Clutch Gaming complete dramatic turnaround to make world championship

Clutch Gaming went from finishing ninth out of 10 teams in the League of Legends Championship Series Spring Split to a summer playoff semifinal appearance and qualifying for worlds with an LCS regional gauntlet victory on Sunday against Team SoloMid. Photo by Paul de Leon/Provided by Riot Games

LOS ANGELES -- Clutch Gaming's Tanner "Damonte" Damonte was reeling.

His team had just taken the three-peating class of the League of Legends Championship Series, Team Liquid, to the brink in the summer split semifinals. They pushed the champions all the way to a pivotal fifth game, in which Clutch withered, failing to complete the magical run to the grand final.

Following that series, his teammate Heo "Huni" Seung-hoon broke down in tears from another season wasted without a championship, Damonte coming to his aid to comfort his longtime teammate and friend.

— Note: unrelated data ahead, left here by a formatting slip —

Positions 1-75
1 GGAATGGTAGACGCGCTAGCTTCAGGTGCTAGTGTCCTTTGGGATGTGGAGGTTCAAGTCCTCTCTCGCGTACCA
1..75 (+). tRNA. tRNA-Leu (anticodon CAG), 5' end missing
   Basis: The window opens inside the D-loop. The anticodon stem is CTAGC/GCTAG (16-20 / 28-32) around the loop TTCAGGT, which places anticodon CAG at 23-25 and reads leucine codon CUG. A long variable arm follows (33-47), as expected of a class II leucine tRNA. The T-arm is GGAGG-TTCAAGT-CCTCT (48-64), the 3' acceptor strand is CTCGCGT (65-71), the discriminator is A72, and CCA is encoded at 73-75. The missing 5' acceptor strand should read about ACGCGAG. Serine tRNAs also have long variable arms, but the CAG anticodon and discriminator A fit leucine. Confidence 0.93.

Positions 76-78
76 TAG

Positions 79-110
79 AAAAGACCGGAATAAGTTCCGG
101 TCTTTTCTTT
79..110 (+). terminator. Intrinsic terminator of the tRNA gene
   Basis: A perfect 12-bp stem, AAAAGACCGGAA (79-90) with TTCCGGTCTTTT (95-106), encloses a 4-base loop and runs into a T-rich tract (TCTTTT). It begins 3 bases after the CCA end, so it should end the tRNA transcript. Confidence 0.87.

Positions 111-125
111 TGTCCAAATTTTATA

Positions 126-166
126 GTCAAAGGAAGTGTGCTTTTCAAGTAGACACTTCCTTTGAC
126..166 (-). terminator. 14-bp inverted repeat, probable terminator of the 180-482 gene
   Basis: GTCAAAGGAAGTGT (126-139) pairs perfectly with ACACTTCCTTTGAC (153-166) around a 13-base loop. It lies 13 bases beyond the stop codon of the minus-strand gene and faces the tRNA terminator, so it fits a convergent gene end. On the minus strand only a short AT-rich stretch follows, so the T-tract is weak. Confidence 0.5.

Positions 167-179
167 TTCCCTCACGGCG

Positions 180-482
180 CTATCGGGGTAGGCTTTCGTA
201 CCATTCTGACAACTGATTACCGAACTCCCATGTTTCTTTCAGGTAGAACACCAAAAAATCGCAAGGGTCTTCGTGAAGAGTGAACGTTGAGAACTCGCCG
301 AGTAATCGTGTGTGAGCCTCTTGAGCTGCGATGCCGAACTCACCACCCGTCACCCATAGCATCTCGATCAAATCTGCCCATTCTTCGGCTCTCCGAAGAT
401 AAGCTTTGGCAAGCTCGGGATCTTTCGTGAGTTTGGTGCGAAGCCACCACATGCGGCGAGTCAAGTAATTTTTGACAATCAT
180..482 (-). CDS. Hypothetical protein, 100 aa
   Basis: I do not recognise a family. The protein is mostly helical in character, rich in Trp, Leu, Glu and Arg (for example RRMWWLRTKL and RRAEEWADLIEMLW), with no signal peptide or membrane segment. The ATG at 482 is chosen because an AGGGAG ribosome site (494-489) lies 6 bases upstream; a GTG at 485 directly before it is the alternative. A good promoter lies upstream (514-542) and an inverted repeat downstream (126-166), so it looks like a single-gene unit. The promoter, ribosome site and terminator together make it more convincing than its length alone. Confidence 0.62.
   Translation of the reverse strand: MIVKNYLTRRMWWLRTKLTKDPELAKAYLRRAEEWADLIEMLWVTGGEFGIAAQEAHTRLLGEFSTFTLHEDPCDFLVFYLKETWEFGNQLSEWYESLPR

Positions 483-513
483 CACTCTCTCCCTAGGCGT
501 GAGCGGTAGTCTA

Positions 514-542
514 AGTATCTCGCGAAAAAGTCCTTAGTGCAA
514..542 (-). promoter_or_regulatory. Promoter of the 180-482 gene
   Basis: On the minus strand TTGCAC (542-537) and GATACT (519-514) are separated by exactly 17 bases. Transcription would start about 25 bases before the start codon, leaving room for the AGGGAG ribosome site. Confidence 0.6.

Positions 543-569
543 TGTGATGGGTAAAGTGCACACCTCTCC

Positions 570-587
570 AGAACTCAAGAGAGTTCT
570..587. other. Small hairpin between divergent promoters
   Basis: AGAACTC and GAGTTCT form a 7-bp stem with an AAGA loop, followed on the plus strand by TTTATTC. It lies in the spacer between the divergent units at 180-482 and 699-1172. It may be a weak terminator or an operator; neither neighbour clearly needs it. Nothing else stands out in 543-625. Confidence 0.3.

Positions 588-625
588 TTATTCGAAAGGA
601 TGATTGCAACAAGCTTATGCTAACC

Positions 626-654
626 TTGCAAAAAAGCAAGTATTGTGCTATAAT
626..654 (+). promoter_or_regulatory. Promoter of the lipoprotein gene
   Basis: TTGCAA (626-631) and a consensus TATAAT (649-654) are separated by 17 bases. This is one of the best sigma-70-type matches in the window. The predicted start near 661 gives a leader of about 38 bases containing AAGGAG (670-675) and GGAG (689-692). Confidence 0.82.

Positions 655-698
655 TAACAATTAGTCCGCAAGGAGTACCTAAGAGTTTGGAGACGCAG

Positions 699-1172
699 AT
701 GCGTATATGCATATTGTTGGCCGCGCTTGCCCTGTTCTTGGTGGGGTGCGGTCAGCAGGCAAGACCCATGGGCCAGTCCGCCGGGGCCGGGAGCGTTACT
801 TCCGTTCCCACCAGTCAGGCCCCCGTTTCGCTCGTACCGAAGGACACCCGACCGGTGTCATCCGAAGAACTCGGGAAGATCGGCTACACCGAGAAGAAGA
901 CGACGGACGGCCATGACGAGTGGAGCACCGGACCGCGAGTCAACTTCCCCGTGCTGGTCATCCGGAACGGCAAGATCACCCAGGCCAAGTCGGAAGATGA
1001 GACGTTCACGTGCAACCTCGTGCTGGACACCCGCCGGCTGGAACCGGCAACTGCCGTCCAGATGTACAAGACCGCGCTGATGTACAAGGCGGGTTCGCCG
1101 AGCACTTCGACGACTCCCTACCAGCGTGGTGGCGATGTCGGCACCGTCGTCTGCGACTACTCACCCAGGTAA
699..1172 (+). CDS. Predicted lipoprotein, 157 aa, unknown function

Upstairs after the devastating loss to fulfill his media obligations, Damonte, upset but refocused, had already moved onto a new goal. A bigger goal than even making the league finals.

"We're going to worlds, bro," Damonte said assuredly, nodding along as he headed into a room for an interview. "We're going to worlds."

Three weeks later and 18 games played in-between, Damonte was back on the second floor of the LCS Arena in Santa Monica. His solemn and serious post-semifinal expression was replaced with one of indescribable joy.

He promised he would be going to the world championships in Europe in October, and after coming back and reverse-sweeping Team SoloMid in the North American Regional Finals, the last-chance qualifier to go to the biggest tournament of the year, his promise has been fulfilled.

Damonte and Clutch Gaming are going to worlds.

"It feels pretty surreal, not going to lie," Damonte said. "I feel like so much s--- has gone down that I had to deal with personally and with the team over [the course] of this year. ... It's pretty crazy and feels f---ing good."

At the beginning of the year, if there were odds in Las Vegas on whether Clutch Gaming would be representing North America at the world championship, they wouldn't have been pretty. Clutch was a team without an identity and without a real blueprint for the future. Their fan base was almost non-existent even with a fourth-place finish in Clutch's inaugural season, and the ceiling for the franchise felt middling at best.